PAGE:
Selling Your NJ Home: The Importance of an Open House

nj real estate

For most sellers, the idea of having random strangers plod through your home may be a little frightening, especially in this day and age. When you open up your house to others, whether they’re family or strangers, an intimate part of your life is being shared. Here’s the thing to keep in mind: this is the house that you’re leaving. Don’t stress out over one of the most minor details about hosting an open house.

Whether or not an open house can actually sell a home is debatable, but definitely can’t hurt your chances. Though there is a possibility of making a sale at an open house, it’s unlikely. Your audience is part of the reason for this.

Real estate agents are the best friend of most people who are house hunting. The agent’s job is to keep the buyer up to date with new listings as soon as they appear on the market. When the agent takes them out to prospective homes, a private tour is usually given. Typically, if a serious buyer is on the lookout, they will already have seen a house by the time an open house is held. You may think that only interested buyers will be attending the open house, but your guests could quite possibly include a variety of people.

You will have the neighbors that come check out the house as well as random passerbys. These people may not be interested in purchasing the house, but are curious to see what it looks like. It’s possible that real estate agents will stop in to view how the house has been prepared for sale and to introduce themselves to the sellers. Remember: as much as it might worry you to have strangers strolling through, each viewer could present the possibility of a future house buyer. Even if a guest isn’t intending to purchase your home, they may know of someone who is looking.

For some future home buyers, the idea of initiating the home-buying process is daunting. An open house is a superb and enticing first step for buyers looking to embark on the journey, especially if it’s their first time. This group of individuals may spot a “For Sale” sign along the road and impulsively decide to stop and gather more information, providing you with more home exposure.

Speaking of home exposure, this is one of the paramount steps that you can take in selling your home. Without maximizing the amount of home exposure and crafting a resilient marketing system, you are reducing your chances of selling within a desirable time frame. Advertising your open house will be of incredible benefit whether you use street signs, newspaper ads, or word of mouth.

Because open houses tend to be laid back events, they tend to be more attractive to people starting the home-buying process. Most real estate professionals who host open houses will allow people to tour with little pressure to buy. This is especially helpful for people who desire to spend a little more time going through the house or checking things out in more detail. This allows for the home buyer to pay attention to what they strongly prefer or dislike in a home.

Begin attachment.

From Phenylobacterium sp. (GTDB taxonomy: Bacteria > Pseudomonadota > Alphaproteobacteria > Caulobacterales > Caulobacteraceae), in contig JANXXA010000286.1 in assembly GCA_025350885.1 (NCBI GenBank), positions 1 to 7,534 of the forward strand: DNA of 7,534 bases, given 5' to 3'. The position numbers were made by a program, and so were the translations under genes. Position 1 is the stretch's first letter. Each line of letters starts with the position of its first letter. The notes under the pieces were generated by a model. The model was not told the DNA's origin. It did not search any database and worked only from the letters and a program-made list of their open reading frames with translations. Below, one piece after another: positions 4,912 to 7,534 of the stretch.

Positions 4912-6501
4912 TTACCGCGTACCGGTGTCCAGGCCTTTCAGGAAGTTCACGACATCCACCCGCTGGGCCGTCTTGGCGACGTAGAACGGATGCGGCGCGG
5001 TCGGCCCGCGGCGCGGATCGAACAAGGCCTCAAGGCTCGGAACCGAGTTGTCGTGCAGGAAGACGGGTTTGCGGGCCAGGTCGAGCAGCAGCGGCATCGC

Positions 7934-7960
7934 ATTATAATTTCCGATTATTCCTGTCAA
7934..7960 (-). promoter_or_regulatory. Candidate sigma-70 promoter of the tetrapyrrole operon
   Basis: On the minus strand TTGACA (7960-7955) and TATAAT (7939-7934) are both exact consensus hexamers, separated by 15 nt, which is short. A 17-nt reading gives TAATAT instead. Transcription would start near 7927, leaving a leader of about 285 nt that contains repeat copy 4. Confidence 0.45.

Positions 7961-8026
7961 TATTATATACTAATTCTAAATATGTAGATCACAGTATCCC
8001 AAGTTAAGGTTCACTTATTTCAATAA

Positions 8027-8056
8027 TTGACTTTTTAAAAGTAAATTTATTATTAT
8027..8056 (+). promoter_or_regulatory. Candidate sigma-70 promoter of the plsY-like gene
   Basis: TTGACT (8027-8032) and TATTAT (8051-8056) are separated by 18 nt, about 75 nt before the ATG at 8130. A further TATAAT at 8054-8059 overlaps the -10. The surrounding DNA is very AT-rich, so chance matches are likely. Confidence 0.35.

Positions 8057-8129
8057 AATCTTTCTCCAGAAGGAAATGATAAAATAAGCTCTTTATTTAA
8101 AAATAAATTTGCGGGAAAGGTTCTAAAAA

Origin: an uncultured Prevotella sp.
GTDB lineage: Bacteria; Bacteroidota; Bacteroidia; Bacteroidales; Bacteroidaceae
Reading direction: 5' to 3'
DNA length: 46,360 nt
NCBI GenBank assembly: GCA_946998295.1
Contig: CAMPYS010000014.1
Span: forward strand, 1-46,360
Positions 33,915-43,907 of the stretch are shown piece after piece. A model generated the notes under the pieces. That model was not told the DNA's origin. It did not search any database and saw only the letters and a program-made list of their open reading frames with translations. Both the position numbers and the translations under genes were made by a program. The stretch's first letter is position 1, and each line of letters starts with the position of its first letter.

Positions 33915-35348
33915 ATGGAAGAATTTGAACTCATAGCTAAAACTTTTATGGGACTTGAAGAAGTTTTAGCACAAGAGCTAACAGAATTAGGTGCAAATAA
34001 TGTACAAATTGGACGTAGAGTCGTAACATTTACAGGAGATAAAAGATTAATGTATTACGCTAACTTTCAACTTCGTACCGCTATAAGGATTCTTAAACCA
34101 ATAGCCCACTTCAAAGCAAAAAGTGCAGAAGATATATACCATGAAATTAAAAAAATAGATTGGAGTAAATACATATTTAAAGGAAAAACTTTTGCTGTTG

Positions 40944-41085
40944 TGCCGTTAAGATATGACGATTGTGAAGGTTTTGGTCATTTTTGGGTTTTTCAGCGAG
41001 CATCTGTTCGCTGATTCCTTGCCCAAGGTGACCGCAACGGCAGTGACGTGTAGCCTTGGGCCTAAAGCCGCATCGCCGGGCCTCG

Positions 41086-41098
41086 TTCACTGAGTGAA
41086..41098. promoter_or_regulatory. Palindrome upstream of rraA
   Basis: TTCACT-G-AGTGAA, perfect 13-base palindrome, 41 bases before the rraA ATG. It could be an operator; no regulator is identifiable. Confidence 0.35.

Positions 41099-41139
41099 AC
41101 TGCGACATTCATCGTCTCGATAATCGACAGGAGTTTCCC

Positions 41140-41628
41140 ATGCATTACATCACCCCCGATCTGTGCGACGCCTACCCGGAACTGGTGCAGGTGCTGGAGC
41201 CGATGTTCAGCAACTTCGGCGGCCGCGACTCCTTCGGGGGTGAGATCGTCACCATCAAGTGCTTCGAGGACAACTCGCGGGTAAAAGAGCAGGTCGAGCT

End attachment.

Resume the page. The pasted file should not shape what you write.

An open house during the home-selling process will be of value to not only you, but also the individuals who are on the journey of purchasing a home. Low-pressure environments encourage people to dream, envision, and enjoy working through this important process. A NJ real estate agent will guide you through the process of selling your home as well as hosting the ideal open house for future buyers.

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The Consequences of Late Credit Card Payments

late credit card payments

There are many reasons hard-working people fall behind on paying bills. In the short-term, it might seem like missing a payment or two is not going to affect you in the long run, but missing a credit card payment could be a bigger deal than you may think. A payment becomes late if it is received after the designated due date or if the payment received is less than the minimum amount due listed on the billing statement. The actions creditors take to respond to late payments can affect you for months, or even years, to come. At Veitengruber Law, we use our expert knowledge of debt management to help you get on top of your finances so that making late payments stops becoming a problem for you.

Once a payment is considered late, your creditor will charge a late payment fee on your next billing statement. Late fees typically range from $15-$35 depending on the late fee policy specific to your credit card company. If this is the first time you have been late in your payment, you may be able to get your creditors to agree to waive the late fee under an accidental late payment. If not waived, a recurring late fee will be charged every month a payment is late or does not meet the minimum payment requirement.

After 60 days, creditors will likely increase the interest rate on your account. Most credit card policies indicate a penalty rate which is the highest interest rate for your credit card. A higher interest rate will increase your monthly finance charges, not only making it more expensive to carry a balance between statements, but also making it likely that it will take you much longer to pay off your balance. You may also be barred from using your card rewards, or you may lose those awards completely.

After six months of on-time payments, your creditor is required to return your account to your pre-penalty interest rate. However, this is where it is important to know the specifics of your policy. Some credit card companies include a policy to continue to charge purchases made during the penalty period under the higher penalty rate.